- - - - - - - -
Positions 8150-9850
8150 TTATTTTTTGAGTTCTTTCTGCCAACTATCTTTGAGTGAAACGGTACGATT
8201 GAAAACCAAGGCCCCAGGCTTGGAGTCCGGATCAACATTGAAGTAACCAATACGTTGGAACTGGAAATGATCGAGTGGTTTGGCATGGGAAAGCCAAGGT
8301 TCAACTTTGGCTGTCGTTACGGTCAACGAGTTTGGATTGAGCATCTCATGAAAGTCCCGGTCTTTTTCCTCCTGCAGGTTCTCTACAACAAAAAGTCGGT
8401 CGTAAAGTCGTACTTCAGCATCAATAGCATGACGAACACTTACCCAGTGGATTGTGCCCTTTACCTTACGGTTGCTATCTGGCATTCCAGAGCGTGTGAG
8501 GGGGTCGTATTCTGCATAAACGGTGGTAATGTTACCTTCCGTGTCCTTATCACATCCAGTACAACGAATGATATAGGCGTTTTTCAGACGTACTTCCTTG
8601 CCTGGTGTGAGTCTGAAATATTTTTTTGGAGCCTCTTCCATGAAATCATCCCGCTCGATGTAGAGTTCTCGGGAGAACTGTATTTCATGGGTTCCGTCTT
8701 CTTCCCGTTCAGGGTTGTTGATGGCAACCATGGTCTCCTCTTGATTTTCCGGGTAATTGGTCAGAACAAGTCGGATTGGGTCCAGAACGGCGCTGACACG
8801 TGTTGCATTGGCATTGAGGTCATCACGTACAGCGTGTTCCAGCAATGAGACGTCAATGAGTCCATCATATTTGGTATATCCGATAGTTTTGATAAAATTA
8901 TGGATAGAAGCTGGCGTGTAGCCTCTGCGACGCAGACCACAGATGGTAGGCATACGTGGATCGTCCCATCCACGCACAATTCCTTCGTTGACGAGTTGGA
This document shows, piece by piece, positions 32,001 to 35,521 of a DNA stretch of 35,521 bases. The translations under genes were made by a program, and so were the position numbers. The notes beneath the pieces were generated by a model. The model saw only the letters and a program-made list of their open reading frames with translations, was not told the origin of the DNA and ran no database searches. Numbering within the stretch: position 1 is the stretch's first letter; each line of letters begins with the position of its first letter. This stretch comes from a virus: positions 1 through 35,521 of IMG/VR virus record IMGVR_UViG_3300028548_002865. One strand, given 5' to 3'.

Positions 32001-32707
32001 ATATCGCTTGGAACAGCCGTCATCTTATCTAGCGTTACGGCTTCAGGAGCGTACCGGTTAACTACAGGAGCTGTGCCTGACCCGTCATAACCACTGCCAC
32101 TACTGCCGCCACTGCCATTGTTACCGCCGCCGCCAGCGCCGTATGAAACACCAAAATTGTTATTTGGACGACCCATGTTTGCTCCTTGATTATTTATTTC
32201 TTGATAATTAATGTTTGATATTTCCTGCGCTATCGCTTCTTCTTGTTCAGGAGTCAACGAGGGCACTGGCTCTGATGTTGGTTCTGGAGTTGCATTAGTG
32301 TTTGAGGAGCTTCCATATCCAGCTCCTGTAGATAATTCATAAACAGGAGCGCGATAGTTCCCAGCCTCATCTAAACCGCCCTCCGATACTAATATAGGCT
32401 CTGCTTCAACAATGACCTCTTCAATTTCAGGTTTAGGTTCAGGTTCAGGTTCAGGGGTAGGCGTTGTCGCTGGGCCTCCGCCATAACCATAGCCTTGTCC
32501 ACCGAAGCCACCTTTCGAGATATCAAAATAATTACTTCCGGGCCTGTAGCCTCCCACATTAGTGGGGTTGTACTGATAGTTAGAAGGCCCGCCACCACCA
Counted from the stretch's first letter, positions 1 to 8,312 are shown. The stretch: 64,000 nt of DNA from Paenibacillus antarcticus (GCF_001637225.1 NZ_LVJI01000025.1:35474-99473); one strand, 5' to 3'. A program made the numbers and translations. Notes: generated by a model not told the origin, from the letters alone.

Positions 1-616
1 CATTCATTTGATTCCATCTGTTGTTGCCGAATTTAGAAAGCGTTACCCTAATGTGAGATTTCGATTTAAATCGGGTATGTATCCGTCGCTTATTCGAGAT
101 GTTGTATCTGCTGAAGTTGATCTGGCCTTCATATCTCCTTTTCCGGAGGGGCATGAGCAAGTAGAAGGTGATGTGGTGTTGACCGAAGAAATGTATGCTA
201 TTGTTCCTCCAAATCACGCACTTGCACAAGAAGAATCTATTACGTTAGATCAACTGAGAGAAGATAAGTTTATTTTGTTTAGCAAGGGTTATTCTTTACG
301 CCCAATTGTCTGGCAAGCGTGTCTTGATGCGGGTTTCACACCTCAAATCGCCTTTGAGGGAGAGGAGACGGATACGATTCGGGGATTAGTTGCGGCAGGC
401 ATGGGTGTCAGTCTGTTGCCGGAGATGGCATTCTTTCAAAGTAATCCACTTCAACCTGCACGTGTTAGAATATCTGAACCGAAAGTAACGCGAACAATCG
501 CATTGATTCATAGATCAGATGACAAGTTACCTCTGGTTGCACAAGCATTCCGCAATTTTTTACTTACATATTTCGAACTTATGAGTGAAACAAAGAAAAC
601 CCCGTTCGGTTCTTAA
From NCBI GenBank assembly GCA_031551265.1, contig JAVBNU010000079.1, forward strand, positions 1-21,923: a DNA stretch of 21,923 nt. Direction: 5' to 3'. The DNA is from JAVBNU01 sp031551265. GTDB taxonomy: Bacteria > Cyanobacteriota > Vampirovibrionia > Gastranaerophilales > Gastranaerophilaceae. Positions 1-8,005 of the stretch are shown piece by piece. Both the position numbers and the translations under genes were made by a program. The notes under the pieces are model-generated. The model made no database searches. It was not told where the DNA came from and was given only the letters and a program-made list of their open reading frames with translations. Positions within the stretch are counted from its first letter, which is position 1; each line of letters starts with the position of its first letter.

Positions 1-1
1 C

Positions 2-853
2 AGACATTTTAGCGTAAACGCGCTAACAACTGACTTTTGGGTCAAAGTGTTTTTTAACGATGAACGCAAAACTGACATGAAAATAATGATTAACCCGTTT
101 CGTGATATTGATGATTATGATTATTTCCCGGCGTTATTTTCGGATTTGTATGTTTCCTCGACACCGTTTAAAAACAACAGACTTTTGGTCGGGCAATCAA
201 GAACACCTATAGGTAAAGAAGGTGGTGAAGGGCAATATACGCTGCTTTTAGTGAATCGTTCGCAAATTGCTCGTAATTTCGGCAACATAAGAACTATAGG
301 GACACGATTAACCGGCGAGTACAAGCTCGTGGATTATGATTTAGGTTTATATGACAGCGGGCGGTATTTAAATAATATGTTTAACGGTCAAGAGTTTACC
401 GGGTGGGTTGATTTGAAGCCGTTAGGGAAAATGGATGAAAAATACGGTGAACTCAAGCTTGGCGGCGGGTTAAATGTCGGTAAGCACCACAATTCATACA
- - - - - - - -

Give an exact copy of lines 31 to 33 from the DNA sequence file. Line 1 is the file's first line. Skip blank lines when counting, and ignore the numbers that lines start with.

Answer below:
Positions 2-853
2 AGACATTTTAGCGTAAACGCGCTAACAACTGACTTTTGGGTCAAAGTGTTTTTTAACGATGAACGCAAAACTGACATGAAAATAATGATTAACCCGTTT
101 CGTGATATTGATGATTATGATTATTTCCCGGCGTTATTTTCGGATTTGTATGTTTCCTCGACACCGTTTAAAAACAACAGACTTTTGGTCGGGCAATCAA